Milwaukee Journal Sentinal – Tony Evers is trying to revive a nearly $1 billion on-again, off-again construction project to rebuild Interstate 94 between the Marquette and Zoo interchanges in Milwaukee.
The move by the Democratic governor comes nearly three years after former Republican Gov. Scott Walker abandoned the project because he couldn’t find a way to pay for it. Since then, Evers and Republicans who control the Legislature have funneled more money into road projects by raising title and registration fees on vehicles.
The state needs permission from the Federal Highway Administration to rebuild I-94 because the federal government will pay for much of it.
It got the OK from the federal government to do the project before, but Walker asked to have the federal approval revoked in October 2017 when the federal government warned it was about to withdraw the approval because the state didn’t have a way to fund its share of the project.
Evers announced Wednesday he would ask again for approval to rebuild I-94 between 70th Street and 16th Street. Evers said it would create 6,000 to 10,000 jobs, improve safety, cut travel times and boost the economy by allowing for better flow of products through southeastern Wisconsin.
“We know that deferring road maintenance could cost us more down the road and put safety at risk, so getting to work on this project is good common sense,” Evers said in a statement.
The state could get an answer from the federal government in 12 to 18 months after it updates environmental and traffic studies, Transportation Secretary Craig Thompson said.
Construction likely would not begin in earnest until after the north leg of the Zoo Interchange is completed in 2023, he said.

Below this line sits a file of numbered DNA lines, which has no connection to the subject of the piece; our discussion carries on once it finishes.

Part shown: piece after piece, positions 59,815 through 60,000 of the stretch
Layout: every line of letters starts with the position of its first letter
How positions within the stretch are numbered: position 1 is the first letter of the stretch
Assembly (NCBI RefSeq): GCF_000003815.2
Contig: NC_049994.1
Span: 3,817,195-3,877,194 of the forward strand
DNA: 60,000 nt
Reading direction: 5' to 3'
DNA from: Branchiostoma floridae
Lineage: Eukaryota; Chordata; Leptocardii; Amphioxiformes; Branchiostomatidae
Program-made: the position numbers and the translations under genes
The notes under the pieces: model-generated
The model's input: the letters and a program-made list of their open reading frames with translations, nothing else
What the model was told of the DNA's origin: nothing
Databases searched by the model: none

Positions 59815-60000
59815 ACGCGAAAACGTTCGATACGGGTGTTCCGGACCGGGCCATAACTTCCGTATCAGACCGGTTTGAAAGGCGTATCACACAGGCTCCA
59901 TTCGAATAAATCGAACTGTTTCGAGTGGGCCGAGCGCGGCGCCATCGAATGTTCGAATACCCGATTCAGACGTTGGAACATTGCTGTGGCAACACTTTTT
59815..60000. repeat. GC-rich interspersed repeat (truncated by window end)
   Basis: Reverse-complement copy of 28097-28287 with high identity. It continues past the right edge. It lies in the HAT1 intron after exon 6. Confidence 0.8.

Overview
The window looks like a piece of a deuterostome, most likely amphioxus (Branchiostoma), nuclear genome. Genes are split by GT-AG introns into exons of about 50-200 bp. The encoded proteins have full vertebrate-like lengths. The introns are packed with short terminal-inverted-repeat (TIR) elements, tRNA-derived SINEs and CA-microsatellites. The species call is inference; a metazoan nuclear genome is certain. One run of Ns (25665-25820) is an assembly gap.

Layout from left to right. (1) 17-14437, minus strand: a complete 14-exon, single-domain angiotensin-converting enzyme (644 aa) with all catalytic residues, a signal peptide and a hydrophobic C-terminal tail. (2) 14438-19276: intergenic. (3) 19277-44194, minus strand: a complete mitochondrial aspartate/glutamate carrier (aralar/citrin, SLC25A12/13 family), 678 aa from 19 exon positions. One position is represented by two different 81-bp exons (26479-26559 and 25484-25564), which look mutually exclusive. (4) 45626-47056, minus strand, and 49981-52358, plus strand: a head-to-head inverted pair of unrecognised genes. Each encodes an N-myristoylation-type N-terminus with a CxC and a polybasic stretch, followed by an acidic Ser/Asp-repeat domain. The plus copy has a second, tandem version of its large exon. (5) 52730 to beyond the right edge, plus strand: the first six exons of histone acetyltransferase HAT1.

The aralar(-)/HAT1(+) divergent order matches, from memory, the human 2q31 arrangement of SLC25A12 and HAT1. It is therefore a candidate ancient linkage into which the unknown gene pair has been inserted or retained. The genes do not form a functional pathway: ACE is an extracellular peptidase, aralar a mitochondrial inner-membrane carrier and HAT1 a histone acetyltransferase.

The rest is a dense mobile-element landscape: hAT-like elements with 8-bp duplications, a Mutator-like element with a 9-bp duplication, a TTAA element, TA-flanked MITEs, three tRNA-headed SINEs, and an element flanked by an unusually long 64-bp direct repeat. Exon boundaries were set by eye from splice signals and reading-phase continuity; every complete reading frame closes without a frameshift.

The section of I-94 between the Zoo and Marquette interchanges has a crash rate that is 2½ times greater than similar highways, Thompson said. The 60-year-old stretch of highway needs to be upgraded because it is not up to current standards, he said.
“Simply ignoring it is not an option,” he said.
The project would also need approval from the state Legislature, and lawmakers from both parties have shown support for it. Local officials and business groups have long pushed for it.
“This is one of the busiest and most commercially significant stretches of interstate in Wisconsin. By expanding capacity and increasing safety, we will ensure that this vital artery for commerce and tourism remains healthy for generations to come,” said a statement from Steve Baas, senior vice president for governmental affairs for the Metropolitan Milwaukee Association of Commerce.
Waukesha County Executive Paul Farrow said the project would help Milwaukee and Waukesha workers, “as well as thousands more across the region who will go to Brewers games, the State Fair, Summerfest and other events for decades to come.”
But the project has its share of opponents as well.
Democratic state Rep. Daniel Riemer of Milwaukee said the state should rebuild the project without expanding it. That would save hundreds of millions of dollars that he said should be used to fill potholes around the state.
“Basic infrastructure repair is more important than expanding a freeway,” he said.
Religious, civil rights and environmental groups that have long opposed I-94’s expansion took a similar view. They want more investment in mass transit to connect people to jobs and help the environment.
“We will not stand by and allow the government to continue to roll over us like the cars on these proposed massive freeways. We need a comprehensive transportation strategy that will unite us and serve the greater good,” said a statement from the Rev. Marilyn Miller, president of Milwaukee Innercity Congregations Allied for Hope.
Also opposing the expansion are Wisconsin Public Interest Research Group, the American Civil Liberties Union of Wisconsin, the John Muir chapter of the Sierra Club and 1000 Friends of Wisconsin.
The stretch of I-94 is difficult to build to the latest safety standards because historic gravesites in the Story Hill neighborhood limit the ability to expand the freeway. Transportation officials at times have considered building a double-decker highway to limit the project’s footprint, but Thompson is ruling out that possibility.
The latest figures, from 2014, estimate the project would cost $852 million, but with inflation it could approach or exceed $1 billion. Officials will update their cost projections over the next year, Thompson said.